The medical examiner’s office provided only last names, and estimated dates and causes of death.

    Fowler won’t release the number of “undetermined” deaths since 2005, when there were 814 statewide. In 2004 Baltimore City had 341 of Maryland’s 807. That same year, Washington, D.C., had only 76.

    Undetermined deaths add nothing to the city’s murder rate. Police do not have to investigate them.

    In Baltimore three years ago, a community activist accused the city of covering up a serial strangler of prostitutes. Official response was vehement denial. Yet in 10 years, police solved only seven murders of 26 women with histories of prostitution.

    What we don’t know is how many of the “undetermined” deaths may have been murders. Families of some victims are convinced they were.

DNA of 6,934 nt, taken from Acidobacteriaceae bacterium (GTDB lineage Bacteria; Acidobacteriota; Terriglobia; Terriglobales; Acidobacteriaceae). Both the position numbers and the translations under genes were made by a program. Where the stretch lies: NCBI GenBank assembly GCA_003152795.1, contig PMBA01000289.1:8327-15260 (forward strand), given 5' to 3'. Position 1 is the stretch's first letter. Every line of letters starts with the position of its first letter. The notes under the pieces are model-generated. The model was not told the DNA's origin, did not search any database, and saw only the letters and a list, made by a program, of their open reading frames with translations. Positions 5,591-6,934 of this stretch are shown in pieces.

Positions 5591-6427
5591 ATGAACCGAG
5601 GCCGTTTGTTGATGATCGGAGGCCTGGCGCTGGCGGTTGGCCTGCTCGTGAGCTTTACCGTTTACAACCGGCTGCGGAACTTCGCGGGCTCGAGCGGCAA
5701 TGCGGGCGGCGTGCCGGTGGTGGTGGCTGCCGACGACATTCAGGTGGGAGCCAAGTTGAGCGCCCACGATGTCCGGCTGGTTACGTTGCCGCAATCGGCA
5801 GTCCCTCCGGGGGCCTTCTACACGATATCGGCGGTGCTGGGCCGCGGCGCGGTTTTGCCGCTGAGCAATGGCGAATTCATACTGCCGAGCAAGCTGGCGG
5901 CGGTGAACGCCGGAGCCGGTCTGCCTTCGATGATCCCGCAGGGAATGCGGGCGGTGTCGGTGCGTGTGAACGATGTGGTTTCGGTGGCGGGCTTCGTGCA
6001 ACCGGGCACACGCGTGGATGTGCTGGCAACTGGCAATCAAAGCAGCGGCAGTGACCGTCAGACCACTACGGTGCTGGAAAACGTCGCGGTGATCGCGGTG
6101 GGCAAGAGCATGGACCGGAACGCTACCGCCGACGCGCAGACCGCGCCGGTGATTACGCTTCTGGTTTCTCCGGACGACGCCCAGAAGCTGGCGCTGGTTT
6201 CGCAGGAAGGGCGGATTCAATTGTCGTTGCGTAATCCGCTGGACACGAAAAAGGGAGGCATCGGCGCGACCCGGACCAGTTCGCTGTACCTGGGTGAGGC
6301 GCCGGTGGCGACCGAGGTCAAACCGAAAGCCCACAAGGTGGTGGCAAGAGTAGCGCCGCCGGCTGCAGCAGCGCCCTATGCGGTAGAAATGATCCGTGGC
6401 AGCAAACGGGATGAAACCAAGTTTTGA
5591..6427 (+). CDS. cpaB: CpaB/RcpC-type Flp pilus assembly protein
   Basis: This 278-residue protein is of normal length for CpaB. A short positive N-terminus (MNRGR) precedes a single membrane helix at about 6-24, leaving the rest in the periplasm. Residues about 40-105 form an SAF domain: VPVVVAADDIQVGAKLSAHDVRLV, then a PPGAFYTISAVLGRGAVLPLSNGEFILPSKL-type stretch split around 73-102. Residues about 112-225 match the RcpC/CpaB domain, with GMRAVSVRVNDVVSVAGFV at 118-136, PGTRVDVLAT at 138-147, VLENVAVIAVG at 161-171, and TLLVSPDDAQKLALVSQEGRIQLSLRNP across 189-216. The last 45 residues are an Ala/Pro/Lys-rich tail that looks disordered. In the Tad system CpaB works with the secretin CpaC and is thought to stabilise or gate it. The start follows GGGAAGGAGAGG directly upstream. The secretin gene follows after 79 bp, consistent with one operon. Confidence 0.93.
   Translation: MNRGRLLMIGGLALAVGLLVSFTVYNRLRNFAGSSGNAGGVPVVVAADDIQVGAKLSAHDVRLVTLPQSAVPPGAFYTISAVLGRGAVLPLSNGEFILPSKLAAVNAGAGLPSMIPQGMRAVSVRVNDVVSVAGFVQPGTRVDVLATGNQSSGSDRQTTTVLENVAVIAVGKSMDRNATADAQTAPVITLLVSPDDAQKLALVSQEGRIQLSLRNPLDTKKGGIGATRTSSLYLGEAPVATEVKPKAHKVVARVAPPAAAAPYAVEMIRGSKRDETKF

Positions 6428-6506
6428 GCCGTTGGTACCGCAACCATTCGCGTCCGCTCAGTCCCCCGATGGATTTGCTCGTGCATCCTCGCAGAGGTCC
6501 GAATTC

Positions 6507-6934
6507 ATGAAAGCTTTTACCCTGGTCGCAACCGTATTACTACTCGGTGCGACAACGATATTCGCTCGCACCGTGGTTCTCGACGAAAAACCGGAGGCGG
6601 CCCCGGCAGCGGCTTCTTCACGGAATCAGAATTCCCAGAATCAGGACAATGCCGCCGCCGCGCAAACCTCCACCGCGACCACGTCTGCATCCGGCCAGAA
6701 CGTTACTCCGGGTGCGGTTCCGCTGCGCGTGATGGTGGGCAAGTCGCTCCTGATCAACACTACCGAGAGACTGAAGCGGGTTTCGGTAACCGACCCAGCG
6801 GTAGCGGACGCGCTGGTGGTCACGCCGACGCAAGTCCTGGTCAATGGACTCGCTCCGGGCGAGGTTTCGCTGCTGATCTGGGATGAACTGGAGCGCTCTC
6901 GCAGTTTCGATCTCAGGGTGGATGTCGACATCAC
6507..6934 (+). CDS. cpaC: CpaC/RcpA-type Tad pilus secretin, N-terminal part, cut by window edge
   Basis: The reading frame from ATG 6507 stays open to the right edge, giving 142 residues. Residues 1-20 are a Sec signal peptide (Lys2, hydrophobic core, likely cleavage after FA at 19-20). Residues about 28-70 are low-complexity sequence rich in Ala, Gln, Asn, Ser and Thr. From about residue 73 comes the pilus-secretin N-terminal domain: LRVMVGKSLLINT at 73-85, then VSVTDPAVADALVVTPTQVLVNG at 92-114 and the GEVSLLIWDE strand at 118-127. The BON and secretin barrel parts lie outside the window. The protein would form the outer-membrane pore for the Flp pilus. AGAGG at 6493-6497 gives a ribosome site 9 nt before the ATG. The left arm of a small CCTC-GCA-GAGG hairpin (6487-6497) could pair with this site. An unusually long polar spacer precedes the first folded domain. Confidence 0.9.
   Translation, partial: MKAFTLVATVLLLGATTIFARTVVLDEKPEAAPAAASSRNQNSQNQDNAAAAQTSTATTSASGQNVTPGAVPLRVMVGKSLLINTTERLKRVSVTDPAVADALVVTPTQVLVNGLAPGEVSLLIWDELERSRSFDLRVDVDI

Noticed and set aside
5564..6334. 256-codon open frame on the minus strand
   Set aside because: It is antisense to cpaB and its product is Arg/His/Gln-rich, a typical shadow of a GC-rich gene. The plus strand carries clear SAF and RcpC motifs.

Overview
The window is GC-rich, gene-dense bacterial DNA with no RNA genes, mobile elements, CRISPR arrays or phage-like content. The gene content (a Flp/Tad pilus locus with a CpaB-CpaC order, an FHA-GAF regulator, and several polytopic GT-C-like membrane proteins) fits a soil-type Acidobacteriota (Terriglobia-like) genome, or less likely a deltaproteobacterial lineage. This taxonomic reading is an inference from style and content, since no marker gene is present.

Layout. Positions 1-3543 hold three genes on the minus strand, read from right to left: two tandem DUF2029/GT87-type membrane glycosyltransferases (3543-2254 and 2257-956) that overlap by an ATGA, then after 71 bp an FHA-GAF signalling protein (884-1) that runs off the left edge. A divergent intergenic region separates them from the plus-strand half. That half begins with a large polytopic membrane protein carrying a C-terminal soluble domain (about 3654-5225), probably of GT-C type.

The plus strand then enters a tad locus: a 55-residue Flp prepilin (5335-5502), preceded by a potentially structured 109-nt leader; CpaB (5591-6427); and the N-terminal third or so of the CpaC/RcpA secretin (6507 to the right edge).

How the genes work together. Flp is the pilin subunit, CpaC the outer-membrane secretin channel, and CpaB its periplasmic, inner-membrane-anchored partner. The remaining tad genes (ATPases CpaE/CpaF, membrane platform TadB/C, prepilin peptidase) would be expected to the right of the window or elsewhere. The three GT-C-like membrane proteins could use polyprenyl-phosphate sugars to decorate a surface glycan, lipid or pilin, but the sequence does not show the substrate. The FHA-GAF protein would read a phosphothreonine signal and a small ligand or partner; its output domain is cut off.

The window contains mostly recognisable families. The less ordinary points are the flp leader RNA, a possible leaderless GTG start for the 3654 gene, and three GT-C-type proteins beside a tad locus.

Letting the public know their full names and where they died would be one small step toward either putting rumors to rest or killers behind bars.

    Killing streets
    Click on the headlines below for more from The Baltimore Examiner’s coverage of attacks against sex workers on the city’s streets.

    Who is killing the prostitutes?

    Prostitute tells harrowing tale of assault

    Dixon says city working hard to crack unsolved slayings

    Love of heroin greater than fear of danger for Baltimore sex worker

    Three minutes with Sidney Ford on protecting prostitutes

    ‘He thought I was dead’ – Baltimore woman identifies man charged with attacks on prostitutes

    Addiction, crime plague area where sesker’s body was found

    Baltimore police chief: Two of five stranglings probably aren’t related to others